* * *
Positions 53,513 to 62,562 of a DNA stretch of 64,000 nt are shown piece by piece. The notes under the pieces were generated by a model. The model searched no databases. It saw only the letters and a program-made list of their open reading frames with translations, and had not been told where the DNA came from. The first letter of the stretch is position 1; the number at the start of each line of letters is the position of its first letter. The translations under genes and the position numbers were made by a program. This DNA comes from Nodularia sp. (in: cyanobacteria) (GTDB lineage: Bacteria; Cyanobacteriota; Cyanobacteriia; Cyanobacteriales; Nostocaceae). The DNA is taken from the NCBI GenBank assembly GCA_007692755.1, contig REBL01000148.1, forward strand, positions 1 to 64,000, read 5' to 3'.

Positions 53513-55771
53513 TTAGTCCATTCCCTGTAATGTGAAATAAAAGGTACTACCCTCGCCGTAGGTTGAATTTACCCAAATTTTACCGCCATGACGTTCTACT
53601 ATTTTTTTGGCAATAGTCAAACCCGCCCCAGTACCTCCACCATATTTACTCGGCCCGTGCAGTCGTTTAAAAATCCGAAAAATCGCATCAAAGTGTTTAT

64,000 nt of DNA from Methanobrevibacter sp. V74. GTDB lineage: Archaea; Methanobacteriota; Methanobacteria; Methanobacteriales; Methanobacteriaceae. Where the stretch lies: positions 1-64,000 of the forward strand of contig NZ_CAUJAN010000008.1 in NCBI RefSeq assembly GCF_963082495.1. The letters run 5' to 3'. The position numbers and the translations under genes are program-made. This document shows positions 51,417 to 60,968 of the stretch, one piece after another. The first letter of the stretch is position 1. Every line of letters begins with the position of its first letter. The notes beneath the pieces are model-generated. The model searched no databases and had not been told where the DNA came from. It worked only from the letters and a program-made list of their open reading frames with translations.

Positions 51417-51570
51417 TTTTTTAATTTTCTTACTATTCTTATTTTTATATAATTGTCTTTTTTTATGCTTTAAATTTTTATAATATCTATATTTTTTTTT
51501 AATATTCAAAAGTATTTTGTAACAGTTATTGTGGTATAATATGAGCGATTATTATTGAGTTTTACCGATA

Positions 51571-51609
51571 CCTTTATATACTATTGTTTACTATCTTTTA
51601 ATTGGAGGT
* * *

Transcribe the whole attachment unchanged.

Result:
Positions 53,513 to 62,562 of a DNA stretch of 64,000 nt are shown piece by piece. The notes under the pieces were generated by a model. The model searched no databases. It saw only the letters and a program-made list of their open reading frames with translations, and had not been told where the DNA came from. The first letter of the stretch is position 1; the number at the start of each line of letters is the position of its first letter. The translations under genes and the position numbers were made by a program. This DNA comes from Nodularia sp. (in: cyanobacteria) (GTDB lineage: Bacteria; Cyanobacteriota; Cyanobacteriia; Cyanobacteriales; Nostocaceae). The DNA is taken from the NCBI GenBank assembly GCA_007692755.1, contig REBL01000148.1, forward strand, positions 1 to 64,000, read 5' to 3'.

Positions 53513-55771
53513 TTAGTCCATTCCCTGTAATGTGAAATAAAAGGTACTACCCTCGCCGTAGGTTGAATTTACCCAAATTTTACCGCCATGACGTTCTACT
53601 ATTTTTTTGGCAATAGTCAAACCCGCCCCAGTACCTCCACCATATTTACTCGGCCCGTGCAGTCGTTTAAAAATCCGAAAAATCGCATCAAAGTGTTTAT

64,000 nt of DNA from Methanobrevibacter sp. V74. GTDB lineage: Archaea; Methanobacteriota; Methanobacteria; Methanobacteriales; Methanobacteriaceae. Where the stretch lies: positions 1-64,000 of the forward strand of contig NZ_CAUJAN010000008.1 in NCBI RefSeq assembly GCF_963082495.1. The letters run 5' to 3'. The position numbers and the translations under genes are program-made. This document shows positions 51,417 to 60,968 of the stretch, one piece after another. The first letter of the stretch is position 1. Every line of letters begins with the position of its first letter. The notes beneath the pieces are model-generated. The model searched no databases and had not been told where the DNA came from. It worked only from the letters and a program-made list of their open reading frames with translations.

Positions 51417-51570
51417 TTTTTTAATTTTCTTACTATTCTTATTTTTATATAATTGTCTTTTTTTATGCTTTAAATTTTTATAATATCTATATTTTTTTTT
51501 AATATTCAAAAGTATTTTGTAACAGTTATTGTGGTATAATATGAGCGATTATTATTGAGTTTTACCGATA

Positions 51571-51609
51571 CCTTTATATACTATTGTTTACTATCTTTTA
51601 ATTGGAGGT